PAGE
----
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How It Works: Atropine, the Nerve Gas Antidote

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posted on Aug, 29 2013 @ 10:31 AM
Nerve agents are weaponized chemicals engineered to interfere with the nervous system causing the death of the intoxicated individual. They are readily absorbed into the body by inhalation, ingestion, and/or dermal contact and exert their biological effects by inhibiting acetylcholinesterase enzymes. Nerve agents are the most toxic of all currently known chemical warfare agents.


Depending on the degree of intoxication, symptoms may include:
• Nervousness and/or restlessness
• Miosis (contraction of the pupil)
• Rhinorrhea (runny nose)
• Excessive salivation
• Dyspnea (difficulty in breathing due to bronchoconstriction/secretions)
• Sweating
• Bradycardia (slow heartbeat)
• Tachycardia (fast heartbeat)
• Loss of consciousness
• Convulsions
• Flaccid paralysis
• Loss of bladder and bowel control
• Apnea (breathing stopped)
The onset of rhinorrhea and difficulty breathing is usually very rapid, occurring within seconds to minutes of exposure to nerve agent vapors, and within half an hour of exposure to liquid agents.
Miosis is a very characteristic symptom of nerve agent intoxication. Victims will often report difficulty in seeing (blurred & dimmed vision).

In the hours following the reported chemical weapons attack in the suburbs of Damascus last Wednesday, ailing men, women, and children flocked to the city's hospitals. Doctors in the Syrian capital treated thousands of patients who were experiencing neurotoxic symptoms, including pinpoint pupils, foaming mouths, convulsions, blurry vision, and difficulty breathing. The symptoms point to exposure to sarin gas or another drug agent, a weapons expert told Bloomberg. To combat the effects of what might be the world's worst chemical weapons attack in 25 years, the hospital staff turned to atropine—at least until they ran out of the drug.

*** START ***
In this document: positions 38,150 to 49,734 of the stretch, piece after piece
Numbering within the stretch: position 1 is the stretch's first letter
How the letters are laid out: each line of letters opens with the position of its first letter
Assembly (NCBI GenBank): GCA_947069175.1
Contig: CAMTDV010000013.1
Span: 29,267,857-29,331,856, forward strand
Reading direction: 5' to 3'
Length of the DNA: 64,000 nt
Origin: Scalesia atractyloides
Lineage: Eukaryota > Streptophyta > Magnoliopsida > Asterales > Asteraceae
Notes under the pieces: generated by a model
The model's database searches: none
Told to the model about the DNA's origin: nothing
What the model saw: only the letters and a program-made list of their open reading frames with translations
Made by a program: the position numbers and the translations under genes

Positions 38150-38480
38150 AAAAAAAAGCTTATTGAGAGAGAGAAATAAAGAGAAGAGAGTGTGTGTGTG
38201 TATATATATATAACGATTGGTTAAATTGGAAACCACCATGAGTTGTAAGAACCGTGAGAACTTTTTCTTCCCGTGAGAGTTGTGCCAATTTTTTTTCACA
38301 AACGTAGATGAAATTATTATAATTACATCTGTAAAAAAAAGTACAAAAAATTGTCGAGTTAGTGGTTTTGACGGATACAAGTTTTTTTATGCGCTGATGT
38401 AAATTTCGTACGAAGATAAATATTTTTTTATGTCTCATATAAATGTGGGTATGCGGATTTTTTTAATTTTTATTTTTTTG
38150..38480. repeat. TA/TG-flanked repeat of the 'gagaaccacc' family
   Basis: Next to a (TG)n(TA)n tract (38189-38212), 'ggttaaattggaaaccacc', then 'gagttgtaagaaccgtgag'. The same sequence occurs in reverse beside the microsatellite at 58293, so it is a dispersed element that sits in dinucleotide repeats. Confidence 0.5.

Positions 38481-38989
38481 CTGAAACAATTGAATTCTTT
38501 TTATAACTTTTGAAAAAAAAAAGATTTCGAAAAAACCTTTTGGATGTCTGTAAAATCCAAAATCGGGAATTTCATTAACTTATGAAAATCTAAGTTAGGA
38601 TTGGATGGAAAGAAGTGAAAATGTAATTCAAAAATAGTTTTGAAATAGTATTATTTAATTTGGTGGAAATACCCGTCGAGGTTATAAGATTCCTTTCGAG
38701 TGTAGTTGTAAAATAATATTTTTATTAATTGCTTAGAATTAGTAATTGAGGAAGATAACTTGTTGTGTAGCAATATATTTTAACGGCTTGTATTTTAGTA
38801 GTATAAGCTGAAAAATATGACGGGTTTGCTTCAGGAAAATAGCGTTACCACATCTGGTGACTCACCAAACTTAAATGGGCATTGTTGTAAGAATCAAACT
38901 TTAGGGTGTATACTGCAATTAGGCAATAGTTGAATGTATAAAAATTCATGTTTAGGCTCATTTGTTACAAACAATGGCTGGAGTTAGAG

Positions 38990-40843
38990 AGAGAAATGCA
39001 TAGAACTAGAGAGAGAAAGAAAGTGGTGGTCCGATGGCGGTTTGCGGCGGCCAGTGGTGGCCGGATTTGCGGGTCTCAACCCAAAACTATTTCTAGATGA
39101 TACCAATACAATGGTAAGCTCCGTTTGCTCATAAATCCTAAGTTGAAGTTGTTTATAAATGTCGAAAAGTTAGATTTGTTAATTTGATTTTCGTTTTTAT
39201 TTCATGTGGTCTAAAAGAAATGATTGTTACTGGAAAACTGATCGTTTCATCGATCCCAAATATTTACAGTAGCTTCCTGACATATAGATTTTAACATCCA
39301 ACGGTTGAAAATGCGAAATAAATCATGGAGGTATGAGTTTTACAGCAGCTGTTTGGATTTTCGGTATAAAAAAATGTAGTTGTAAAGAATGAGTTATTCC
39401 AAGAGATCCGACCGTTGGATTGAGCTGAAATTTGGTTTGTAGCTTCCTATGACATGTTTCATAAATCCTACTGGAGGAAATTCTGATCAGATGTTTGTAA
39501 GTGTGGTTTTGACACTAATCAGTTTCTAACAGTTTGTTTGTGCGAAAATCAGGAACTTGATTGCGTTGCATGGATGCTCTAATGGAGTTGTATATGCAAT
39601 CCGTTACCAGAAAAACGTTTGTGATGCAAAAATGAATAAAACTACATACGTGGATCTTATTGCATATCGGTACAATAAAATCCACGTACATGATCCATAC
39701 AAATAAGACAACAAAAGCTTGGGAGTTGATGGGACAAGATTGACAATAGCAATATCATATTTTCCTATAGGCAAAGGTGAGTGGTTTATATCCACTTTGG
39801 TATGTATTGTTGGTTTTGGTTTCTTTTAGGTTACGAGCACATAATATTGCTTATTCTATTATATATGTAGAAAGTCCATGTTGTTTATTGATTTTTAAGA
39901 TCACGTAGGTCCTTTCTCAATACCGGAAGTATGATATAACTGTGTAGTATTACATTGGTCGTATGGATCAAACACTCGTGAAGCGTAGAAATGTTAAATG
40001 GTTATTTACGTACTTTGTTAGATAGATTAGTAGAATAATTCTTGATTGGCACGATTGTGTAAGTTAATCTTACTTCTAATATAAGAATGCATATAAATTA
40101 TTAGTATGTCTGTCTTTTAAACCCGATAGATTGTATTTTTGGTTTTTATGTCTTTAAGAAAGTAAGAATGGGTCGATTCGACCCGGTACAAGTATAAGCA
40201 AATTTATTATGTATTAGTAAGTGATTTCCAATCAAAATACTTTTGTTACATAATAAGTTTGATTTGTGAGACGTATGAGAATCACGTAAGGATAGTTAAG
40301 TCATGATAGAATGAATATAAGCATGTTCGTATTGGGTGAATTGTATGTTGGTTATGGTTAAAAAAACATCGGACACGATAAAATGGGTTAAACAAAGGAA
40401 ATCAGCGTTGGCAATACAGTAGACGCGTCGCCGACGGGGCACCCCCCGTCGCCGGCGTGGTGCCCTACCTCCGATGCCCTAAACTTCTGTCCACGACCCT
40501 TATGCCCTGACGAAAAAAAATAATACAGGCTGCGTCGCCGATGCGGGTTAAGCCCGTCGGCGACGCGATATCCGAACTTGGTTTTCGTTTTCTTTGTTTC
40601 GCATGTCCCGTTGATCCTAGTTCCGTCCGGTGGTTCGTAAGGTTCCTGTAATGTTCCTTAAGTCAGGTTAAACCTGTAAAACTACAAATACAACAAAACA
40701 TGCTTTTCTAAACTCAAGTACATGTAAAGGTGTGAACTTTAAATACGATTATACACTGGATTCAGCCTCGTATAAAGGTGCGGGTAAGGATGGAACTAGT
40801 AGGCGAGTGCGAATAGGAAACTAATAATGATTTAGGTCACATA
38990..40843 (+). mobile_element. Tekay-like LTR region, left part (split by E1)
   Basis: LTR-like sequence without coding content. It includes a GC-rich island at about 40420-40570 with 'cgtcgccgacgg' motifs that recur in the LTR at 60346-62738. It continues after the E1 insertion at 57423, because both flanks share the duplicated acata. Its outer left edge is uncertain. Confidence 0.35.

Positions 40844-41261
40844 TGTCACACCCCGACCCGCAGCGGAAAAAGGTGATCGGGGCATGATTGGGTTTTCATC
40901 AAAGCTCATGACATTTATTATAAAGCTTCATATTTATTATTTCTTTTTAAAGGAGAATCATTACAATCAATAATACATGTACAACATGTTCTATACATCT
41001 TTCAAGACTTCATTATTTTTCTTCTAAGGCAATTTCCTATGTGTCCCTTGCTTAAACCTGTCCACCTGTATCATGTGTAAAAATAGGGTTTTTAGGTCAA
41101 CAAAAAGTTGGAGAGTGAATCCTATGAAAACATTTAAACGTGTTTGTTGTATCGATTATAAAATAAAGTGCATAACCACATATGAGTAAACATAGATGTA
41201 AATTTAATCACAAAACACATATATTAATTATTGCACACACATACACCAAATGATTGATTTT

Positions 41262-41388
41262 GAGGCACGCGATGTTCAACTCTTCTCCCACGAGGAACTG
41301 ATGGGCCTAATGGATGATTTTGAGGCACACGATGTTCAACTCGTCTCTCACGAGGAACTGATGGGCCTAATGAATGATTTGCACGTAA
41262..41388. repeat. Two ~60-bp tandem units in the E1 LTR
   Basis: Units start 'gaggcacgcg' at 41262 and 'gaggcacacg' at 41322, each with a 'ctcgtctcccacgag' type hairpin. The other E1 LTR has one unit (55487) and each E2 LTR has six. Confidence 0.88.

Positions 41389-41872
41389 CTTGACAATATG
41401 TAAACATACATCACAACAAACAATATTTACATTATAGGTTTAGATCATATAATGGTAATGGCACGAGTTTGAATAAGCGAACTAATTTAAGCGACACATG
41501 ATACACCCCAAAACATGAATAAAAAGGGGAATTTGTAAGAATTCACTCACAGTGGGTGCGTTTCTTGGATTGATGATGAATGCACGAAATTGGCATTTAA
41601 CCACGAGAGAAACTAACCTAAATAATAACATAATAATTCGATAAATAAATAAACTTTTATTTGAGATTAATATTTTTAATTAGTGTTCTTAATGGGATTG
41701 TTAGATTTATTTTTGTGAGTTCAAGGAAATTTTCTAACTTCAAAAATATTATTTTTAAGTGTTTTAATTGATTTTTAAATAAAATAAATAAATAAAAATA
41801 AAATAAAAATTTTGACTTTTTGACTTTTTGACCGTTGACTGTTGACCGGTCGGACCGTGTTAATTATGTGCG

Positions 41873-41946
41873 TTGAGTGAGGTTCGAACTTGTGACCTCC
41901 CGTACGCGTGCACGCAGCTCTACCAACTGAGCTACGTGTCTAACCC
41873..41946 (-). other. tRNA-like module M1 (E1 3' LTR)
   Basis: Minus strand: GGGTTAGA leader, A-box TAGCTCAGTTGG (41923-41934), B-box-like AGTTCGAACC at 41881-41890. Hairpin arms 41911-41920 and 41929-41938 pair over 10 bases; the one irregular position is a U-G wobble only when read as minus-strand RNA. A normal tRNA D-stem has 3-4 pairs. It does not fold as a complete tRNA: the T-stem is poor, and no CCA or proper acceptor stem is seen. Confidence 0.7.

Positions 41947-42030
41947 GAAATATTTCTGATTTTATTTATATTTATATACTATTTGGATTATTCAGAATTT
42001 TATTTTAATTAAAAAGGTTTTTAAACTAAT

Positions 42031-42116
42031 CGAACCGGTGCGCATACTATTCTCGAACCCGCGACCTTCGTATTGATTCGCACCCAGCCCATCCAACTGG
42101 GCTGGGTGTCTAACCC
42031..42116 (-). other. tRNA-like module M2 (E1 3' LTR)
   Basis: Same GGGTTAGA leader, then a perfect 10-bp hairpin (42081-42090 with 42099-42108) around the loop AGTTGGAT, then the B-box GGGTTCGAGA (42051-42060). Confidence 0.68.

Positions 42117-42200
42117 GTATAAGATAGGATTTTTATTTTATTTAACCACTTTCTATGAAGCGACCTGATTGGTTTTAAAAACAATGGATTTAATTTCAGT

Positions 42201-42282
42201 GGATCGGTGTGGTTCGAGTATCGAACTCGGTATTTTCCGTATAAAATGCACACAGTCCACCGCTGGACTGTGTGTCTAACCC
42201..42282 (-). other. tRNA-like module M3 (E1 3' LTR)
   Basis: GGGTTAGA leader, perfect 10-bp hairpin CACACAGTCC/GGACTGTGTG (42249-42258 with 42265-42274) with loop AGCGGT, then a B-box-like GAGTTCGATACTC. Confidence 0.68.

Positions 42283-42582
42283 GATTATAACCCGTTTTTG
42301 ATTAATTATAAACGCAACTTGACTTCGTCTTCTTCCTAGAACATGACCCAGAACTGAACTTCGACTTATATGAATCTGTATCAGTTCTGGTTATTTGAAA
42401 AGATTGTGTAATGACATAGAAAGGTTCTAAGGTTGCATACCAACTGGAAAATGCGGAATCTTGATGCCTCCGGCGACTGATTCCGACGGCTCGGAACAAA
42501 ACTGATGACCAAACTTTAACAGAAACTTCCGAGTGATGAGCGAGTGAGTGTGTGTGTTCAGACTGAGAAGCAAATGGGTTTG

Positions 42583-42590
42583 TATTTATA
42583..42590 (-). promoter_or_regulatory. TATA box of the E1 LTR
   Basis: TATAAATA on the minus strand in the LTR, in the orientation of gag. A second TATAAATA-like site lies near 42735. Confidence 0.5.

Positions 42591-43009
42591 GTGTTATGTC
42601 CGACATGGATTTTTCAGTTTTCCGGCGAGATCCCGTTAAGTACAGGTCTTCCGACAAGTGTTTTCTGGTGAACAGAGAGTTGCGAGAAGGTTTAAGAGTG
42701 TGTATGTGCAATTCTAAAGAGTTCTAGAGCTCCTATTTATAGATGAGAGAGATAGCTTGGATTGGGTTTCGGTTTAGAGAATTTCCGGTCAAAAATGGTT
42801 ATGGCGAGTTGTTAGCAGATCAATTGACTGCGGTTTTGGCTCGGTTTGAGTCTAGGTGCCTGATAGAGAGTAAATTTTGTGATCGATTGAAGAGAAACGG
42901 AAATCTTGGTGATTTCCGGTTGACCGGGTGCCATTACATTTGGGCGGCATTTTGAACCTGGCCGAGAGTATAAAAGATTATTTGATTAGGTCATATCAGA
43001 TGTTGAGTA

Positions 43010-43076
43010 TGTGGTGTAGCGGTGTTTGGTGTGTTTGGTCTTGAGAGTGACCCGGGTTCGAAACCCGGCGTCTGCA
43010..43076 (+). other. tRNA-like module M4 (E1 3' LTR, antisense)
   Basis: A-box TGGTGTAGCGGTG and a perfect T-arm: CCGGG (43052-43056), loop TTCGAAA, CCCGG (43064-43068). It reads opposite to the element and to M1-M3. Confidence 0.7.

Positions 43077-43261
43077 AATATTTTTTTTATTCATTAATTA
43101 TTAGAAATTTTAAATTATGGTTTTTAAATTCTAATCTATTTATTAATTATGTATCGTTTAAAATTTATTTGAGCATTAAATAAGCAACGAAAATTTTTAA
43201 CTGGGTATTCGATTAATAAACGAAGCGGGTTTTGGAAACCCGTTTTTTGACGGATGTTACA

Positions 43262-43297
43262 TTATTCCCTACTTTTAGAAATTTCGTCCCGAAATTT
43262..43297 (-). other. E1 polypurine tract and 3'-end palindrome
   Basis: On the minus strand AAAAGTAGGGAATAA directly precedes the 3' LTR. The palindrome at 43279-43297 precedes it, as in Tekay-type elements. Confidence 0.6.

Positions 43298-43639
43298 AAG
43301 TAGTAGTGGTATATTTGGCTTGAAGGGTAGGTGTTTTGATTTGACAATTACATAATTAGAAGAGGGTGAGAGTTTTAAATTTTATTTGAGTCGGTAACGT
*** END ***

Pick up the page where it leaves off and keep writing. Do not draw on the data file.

posted on Aug, 29 2013 @ 12:59 PM
reply to post by nighthawk1954

The Mark I NAAK, or MARK I Kit, is United States military nomenclature for the "Nerve Agent Antidote Kit". It is a dual-chamber autoinjector: Two anti-nerve agent drugs — atropine sulfate and pralidoxime chloride — each in injectable form, constitute the kit. The kits are only effective against the nerve agents Tabun (GA), Sarin (GB), Soman (GD) and VX.

Typically, U.S. servicemembers are issued three MARK I Kits when operating in circumstances where chemical weapons are considered a potential hazard. Along with the three kits are issued one CANA (Convulsive Antidote, Nerve Agent) for simultaneous use. (CANA is the drug diazepam or Valium, an anticonvulsant.) Both of these kits are intended for use in "buddy aid" or "self aid" administration of the drugs prior to decontamination and delivery of the patient to definitive medical care.

A newer model, the ATNAA (Antidote Treatment Nerve Agent Auto-Injector),[1] has both the atropine and the pralidoxime in one syringe, allowing for simplified administration.

The use of a Mark 1 or ATNAA kit inhibits the nerve agents' purpose, thereby reducing the number of fatal casualties in the advent of chemical warfare. The kits should only be administered if nerve agents have been absorbed or inhaled.

Even taking this antidote doesn't bring you out of the ballpark. Nerve agent poisoning stays with the victim for quite awhile.

And taking the antidote without being exposed also has some nasty side effects.

posted on Aug, 31 2013 @ 10:50 PM
It also depends upon the agents used .
The way you treat a sarin gas attack,is not how you treat a chlorine gas attack .

Sarin is an organophosphate .They cause anticholinergic responses .
This is why atropine is used as an antidote .
BTW,organohosphates are found in flea dip ,and can kill an animal within seconds of dipping,or make the person doing the dipping ,quite ill .
I won't allow that crap in my home .

Chlorine gas is an irritant .
Burning of the lungs and eyes is the biggest issue .Management is the key here.

edit on 8/31/13 by PtolemyII because: (no reason given)


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